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Chen, K. RPE65. Encyclopedia. Available online: (accessed on 30 November 2023).
Chen K. RPE65. Encyclopedia. Available at: Accessed November 30, 2023.
Chen, Karina. "RPE65" Encyclopedia, (accessed November 30, 2023).
Chen, K.(2020, December 24). RPE65. In Encyclopedia.
Chen, Karina. "RPE65." Encyclopedia. Web. 24 December, 2020.

RPE65, retinoid isomerohydrolase


1. Normal Function

The RPE65 gene provides instructions for making a protein that is essential for normal vision. The RPE65 protein is produced in a thin layer of cells at the back of the eye called the retinal pigment epithelium (RPE). This cell layer supports and nourishes the retina, which is the light-sensitive tissue that lines the back of the eye.

The RPE65 protein is involved in a multi-step process called the visual cycle, which converts light entering the eye into electrical signals that are transmitted to the brain. When light hits photosensitive pigments in the retina, it changes a molecule called 11-cis retinal (a form of vitamin A) to another molecule called all-trans retinal. This conversion triggers a series of chemical reactions that create electrical signals. The RPE65 protein then helps convert all-trans retinal back to 11-cis retinal so the visual cycle can begin again.

2. Health Conditions Related to Genetic Changes

2.1. Leber congenital amaurosis

More than 30 mutations in the RPE65 gene have been found to cause Leber congenital amaurosis. Mutations in this gene account for 6 to 16 percent of all cases of this condition.

RPE65 gene mutations lead to a partial or total loss of RPE65 protein function. As a result, all-trans retinal cannot be converted back to 11-cis retinal, and excess all-trans retinal builds up in the retinal pigment epithelium. These abnormalities block the visual cycle, which leads to severe visual impairment beginning very early in life.

2.2. Other disorders

More than 20 mutations in the RPE65 gene have been identified in people with another eye disorder called retinitis pigmentosa. This condition is characterized by progressive vision loss caused by the gradual degeneration of light-sensing cells in the retina. The first sign of retinitis pigmentosa is usually a loss of night vision, which often becomes apparent in childhood. Over a period of years, the disease progresses to disrupt side (peripheral) vision and central vision. It may eventually lead to blindness.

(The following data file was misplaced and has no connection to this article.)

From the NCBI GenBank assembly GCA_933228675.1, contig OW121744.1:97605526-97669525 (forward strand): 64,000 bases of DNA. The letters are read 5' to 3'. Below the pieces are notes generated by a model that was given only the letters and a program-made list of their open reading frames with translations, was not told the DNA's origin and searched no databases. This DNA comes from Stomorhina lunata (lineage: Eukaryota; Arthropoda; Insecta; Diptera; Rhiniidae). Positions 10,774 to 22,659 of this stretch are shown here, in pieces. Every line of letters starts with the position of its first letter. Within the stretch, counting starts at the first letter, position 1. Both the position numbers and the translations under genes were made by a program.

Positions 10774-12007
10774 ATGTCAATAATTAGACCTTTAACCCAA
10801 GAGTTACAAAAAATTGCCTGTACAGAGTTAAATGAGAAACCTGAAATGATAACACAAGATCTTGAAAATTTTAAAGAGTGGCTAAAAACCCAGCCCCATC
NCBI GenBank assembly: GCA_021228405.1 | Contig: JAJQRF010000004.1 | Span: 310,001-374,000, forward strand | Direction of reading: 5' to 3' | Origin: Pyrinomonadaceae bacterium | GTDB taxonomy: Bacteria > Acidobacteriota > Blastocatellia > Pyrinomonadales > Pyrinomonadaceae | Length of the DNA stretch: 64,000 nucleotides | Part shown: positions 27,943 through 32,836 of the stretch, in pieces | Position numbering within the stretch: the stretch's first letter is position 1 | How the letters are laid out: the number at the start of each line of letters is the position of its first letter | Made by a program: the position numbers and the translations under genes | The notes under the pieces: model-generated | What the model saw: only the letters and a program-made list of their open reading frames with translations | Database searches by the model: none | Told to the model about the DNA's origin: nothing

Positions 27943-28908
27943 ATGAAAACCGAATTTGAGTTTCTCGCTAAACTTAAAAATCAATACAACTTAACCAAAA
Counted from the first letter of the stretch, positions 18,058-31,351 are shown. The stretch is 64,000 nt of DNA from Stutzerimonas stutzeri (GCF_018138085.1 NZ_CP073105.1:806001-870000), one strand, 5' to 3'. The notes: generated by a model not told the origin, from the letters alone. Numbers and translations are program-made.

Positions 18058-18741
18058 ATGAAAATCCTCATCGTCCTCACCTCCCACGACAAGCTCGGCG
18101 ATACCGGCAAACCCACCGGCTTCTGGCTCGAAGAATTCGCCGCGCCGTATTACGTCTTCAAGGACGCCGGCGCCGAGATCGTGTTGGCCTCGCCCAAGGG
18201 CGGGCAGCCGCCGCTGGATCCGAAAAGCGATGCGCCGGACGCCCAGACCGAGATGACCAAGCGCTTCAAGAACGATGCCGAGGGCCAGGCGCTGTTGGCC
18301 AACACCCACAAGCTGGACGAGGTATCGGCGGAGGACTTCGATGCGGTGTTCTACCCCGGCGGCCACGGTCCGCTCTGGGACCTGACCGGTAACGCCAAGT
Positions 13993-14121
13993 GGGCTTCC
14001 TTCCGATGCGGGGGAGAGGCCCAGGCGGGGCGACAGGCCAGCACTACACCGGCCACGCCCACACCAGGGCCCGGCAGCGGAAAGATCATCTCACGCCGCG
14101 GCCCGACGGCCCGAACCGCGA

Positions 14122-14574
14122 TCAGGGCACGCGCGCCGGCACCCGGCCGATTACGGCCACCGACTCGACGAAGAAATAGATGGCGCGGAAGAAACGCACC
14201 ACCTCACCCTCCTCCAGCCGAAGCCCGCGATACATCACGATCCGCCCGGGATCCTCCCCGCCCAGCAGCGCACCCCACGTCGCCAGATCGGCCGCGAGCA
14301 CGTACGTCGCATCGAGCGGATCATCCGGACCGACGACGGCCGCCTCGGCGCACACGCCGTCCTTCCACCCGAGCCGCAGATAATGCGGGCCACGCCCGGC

The RPE65 gene mutations that cause retinitis pigmentosa disrupt RPE65 protein function, which leads to vision loss by impairing the visual cycle. Mutations in this gene appear to be an uncommon cause of retinitis pigmentosa; these genetic changes are responsible for only a small percentage of all cases.

Other Names for This Gene

  • all-trans-retinyl-palmitate hydrolase

  • BCO3

  • LCA2

  • mRPE65

  • p63

  • RBP-binding membrane protein

  • rd12

  • retinal pigment epithelium specific protein 65

  • retinal pigment epithelium-specific 65 kDa protein

  • retinal pigment epithelium-specific protein 65kDa

  • retinitis pigmentosa 20 (autosomal recessive)

  • retinoid isomerohydrolase

  • retinol isomerase

  • RP20


  • sRPE65

The entry is from


  1. Cai X, Conley SM, Naash MI. RPE65: role in the visual cycle, human retinaldisease, and gene therapy. Ophthalmic Genet. 2009 Jun;30(2):57-62. doi:10.1080/13816810802626399. Review.
  2. Cideciyan AV, Aleman TS, Boye SL, Schwartz SB, Kaushal S, Roman AJ, Pang JJ,Sumaroka A, Windsor EA, Wilson JM, Flotte TR, Fishman GA, Heon E, Stone EM, ByrneBJ, Jacobson SG, Hauswirth WW. Human gene therapy for RPE65 isomerase deficiency activates the retinoid cycle of vision but with slow rod kinetics. Proc Natl AcadSci U S A. 2008 Sep 30;105(39):15112-7. doi: 10.1073/pnas.0807027105. Epub 2008Sep 22.
  3. den Hollander AI, Roepman R, Koenekoop RK, Cremers FP. Leber congenitalamaurosis: genes, proteins and disease mechanisms. Prog Retin Eye Res. 2008Jul;27(4):391-419. doi: 10.1016/j.preteyeres.2008.05.003. Epub 2008 Jun 1.Review.
  4. Morimura H, Fishman GA, Grover SA, Fulton AB, Berson EL, Dryja TP. Mutationsin the RPE65 gene in patients with autosomal recessive retinitis pigmentosa orleber congenital amaurosis. Proc Natl Acad Sci U S A. 1998 Mar 17;95(6):3088-93.
  5. Redmond TM, Poliakov E, Yu S, Tsai JY, Lu Z, Gentleman S. Mutation of keyresidues of RPE65 abolishes its enzymatic role as isomerohydrolase in the visual cycle. Proc Natl Acad Sci U S A. 2005 Sep 20;102(38):13658-63. Epub 2005 Sep 6.
  6. Redmond TM. Focus on Molecules: RPE65, the visual cycle retinol isomerase. ExpEye Res. 2009 May;88(5):846-7. doi: 10.1016/j.exer.2008.07.015. Epub 2008 Aug 14.Review.
  7. Thompson DA, Gyürüs P, Fleischer LL, Bingham EL, McHenry CL, Apfelstedt-Sylla E, Zrenner E, Lorenz B, Richards JE, Jacobson SG, Sieving PA, Gal A. Genetics andphenotypes of RPE65 mutations in inherited retinal degeneration. InvestOphthalmol Vis Sci. 2000 Dec;41(13):4293-9.
  8. Travis GH, Golczak M, Moise AR, Palczewski K. Diseases caused by defects inthe visual cycle: retinoids as potential therapeutic agents. Annu Rev PharmacolToxicol. 2007;47:469-512. Review.
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Update Date: 24 Dec 2020